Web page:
Becca has some great graphic novels for you to check out! Did you know that graphic novels actually help kids improve their reading comprehension? It’s true! From the Scholastic article: “With graphic novels, kids still must follow plots and character development. They must understand cause and effect, and they must learn about perspective. All of these things will improve their reading comprehension. “
When Cece was young, she lost her hearing because of an illness and her whole life changes. She starts wearing a bulky hearing aid around her neck, and has to learn not only how to use that, but how to read people’s lips. There are all sorts of adjustments she has to make. Worst of all, people start treating her differently, speaking to her really slowly, like there’s something wrong with her. She starts dreaming about being the good kind of special, like a superhero and having a best friend. However, it’s not really a sad book. Even though Cece has to deal with a lot of hard things, there are plenty of funny moments too! I’d recommend this book for fans of Smile by Raina Telgemeier, and people who like funny and heartfelt stories.
Book reviewed by Claire B., Youth Outreach Librarian
Have you ever had a hard time making friends? Charlie is more of a shy, quiet person, but she is able to connect with people through music. She discovers opera music and Maria Callas specifically, and is able to be more empathetic to her friends Luka and Emile. Charlie sees that she is not the only person who struggles or feels unsure. She also has a wonderful teacher, Mr. K, who is just the understanding adult you need who will listen to you and not laugh at you. I feel like Charlie could be my best friend if she were a real person.
This book is also available as an ebook in Overdrive’s Digital Library.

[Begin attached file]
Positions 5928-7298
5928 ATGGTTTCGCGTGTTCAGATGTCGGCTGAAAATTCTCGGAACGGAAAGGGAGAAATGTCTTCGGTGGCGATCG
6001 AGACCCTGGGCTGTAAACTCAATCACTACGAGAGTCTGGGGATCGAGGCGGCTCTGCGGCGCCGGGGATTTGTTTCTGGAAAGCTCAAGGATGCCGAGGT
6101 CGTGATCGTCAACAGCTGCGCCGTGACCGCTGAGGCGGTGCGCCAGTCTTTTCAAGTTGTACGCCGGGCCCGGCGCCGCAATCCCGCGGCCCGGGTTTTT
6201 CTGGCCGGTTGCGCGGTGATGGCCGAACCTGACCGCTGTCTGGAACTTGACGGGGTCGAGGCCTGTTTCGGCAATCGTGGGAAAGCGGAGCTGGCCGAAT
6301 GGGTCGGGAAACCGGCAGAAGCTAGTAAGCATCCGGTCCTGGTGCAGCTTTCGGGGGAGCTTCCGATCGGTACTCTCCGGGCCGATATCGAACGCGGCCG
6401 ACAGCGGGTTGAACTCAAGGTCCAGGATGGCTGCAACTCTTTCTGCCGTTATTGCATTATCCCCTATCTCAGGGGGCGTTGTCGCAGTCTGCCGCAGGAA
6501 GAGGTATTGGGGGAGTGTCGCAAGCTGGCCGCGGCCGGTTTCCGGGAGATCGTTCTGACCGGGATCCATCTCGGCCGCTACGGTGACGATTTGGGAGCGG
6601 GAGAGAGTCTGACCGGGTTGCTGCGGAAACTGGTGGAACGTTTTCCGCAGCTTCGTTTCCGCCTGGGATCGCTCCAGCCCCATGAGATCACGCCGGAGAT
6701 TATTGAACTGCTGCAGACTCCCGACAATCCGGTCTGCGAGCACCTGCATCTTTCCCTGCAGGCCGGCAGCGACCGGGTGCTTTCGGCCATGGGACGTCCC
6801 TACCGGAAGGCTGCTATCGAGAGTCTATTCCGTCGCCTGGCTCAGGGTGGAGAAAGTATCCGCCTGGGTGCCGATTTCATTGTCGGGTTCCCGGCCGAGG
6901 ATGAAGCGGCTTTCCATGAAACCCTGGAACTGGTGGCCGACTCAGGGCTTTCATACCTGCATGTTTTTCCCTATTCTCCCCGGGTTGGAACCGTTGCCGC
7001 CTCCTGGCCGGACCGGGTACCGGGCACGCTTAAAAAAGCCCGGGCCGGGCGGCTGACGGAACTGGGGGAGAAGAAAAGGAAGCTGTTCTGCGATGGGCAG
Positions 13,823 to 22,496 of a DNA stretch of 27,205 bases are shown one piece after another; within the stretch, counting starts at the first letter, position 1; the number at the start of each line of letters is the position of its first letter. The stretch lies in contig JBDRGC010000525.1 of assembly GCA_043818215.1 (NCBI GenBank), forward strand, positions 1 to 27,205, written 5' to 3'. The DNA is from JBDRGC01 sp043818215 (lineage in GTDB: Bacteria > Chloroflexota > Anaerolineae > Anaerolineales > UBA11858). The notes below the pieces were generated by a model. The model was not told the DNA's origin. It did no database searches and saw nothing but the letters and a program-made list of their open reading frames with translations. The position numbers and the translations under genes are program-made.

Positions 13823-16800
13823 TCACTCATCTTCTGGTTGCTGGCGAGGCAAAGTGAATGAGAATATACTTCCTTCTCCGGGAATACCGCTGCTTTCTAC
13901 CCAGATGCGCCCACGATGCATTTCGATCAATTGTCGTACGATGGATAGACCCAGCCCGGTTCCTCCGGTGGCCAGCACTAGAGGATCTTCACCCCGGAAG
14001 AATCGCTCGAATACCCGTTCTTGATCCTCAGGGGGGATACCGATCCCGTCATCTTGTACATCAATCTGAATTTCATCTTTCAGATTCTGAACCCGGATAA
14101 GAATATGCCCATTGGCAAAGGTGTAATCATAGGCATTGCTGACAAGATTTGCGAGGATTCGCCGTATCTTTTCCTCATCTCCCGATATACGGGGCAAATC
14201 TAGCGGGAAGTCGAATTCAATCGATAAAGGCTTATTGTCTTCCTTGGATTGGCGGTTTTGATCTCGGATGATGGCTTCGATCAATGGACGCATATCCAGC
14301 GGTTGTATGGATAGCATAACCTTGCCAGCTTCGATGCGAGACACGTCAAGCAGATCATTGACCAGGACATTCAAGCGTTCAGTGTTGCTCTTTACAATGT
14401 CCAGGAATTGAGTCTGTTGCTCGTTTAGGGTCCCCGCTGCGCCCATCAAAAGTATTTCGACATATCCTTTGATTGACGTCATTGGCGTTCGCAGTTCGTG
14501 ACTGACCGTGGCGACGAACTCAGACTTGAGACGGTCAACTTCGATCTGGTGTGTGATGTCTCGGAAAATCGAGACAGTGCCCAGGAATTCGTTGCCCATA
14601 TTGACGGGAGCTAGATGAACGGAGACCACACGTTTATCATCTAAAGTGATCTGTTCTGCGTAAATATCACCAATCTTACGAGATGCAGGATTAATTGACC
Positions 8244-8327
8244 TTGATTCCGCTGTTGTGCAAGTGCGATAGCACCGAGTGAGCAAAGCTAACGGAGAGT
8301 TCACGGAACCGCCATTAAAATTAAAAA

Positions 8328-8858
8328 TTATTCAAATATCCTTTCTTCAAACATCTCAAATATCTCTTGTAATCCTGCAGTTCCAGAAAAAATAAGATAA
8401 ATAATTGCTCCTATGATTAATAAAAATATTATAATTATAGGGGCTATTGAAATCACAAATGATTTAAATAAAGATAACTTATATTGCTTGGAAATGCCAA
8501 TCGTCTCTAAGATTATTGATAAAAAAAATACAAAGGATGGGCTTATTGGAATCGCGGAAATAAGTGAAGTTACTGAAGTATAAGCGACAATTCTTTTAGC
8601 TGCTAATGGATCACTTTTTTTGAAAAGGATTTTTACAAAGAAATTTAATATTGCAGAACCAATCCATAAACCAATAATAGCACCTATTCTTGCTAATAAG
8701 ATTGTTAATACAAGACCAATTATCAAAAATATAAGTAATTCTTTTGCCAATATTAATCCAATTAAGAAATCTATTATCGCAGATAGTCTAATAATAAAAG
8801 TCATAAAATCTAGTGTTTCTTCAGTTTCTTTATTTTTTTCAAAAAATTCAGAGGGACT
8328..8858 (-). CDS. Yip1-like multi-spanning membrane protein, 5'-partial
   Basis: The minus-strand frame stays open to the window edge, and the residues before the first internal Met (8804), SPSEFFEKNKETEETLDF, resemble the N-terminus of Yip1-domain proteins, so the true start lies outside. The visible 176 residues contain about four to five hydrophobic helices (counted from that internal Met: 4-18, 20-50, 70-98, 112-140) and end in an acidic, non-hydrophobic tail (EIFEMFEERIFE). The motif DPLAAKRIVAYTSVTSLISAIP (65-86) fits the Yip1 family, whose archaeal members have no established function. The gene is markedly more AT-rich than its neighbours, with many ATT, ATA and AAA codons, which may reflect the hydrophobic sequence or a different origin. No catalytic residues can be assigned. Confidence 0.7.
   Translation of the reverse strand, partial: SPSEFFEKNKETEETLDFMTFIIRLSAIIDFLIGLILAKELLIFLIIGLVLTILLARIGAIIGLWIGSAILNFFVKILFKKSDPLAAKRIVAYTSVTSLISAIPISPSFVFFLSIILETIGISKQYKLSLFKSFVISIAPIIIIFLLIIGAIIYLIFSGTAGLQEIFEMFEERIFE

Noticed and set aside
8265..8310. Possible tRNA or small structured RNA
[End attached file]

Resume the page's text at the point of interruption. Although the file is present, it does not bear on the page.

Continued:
Book reviewed by Anne W., Youth Services Assistant
With playful language and irreverent humor, Akissi and her family take readers on a tour of daily life in West Africa. This is more comic than graphic novel; each episode stands on its own. But readers’ affection for Akissi and their understanding of her environment will grow as the collection progresses. Readers may be unfamiliar with some activities, such as having to go outside to use the bathroom or sitting for many painful hours getting your hair braided. And some episodes may shock readers, like when Akissi contracts a tapeworm! Akissi is always scheming… and often getting caught in hilarious ways.
Book reviewed by Erin E., Youth Services Programming Coordinator
What can you do with cardboard, an imagination, and break from school? In the graphic novel, Cardboard Kingdom, the neighborhood kids create a whole new world with a sorceress, a gargoyle, and more. Each chapter introduces you to a new kid and his or her’s cardboard creation like a banshee or a mad scientist. The chapter also shows you what is going on in that particular kid’s life, which could be good or bad. For example, one kid is dealing with bullies and another kid’s parents are getting a divorce. However, through their friendship and creation of their cardboard kingdom, every day of summer is fun. This colorful graphic novel is a great read and may lead to you creating your own Cardboard Kingdom.
Book reviewed by Laura B., Youth Technology Librarian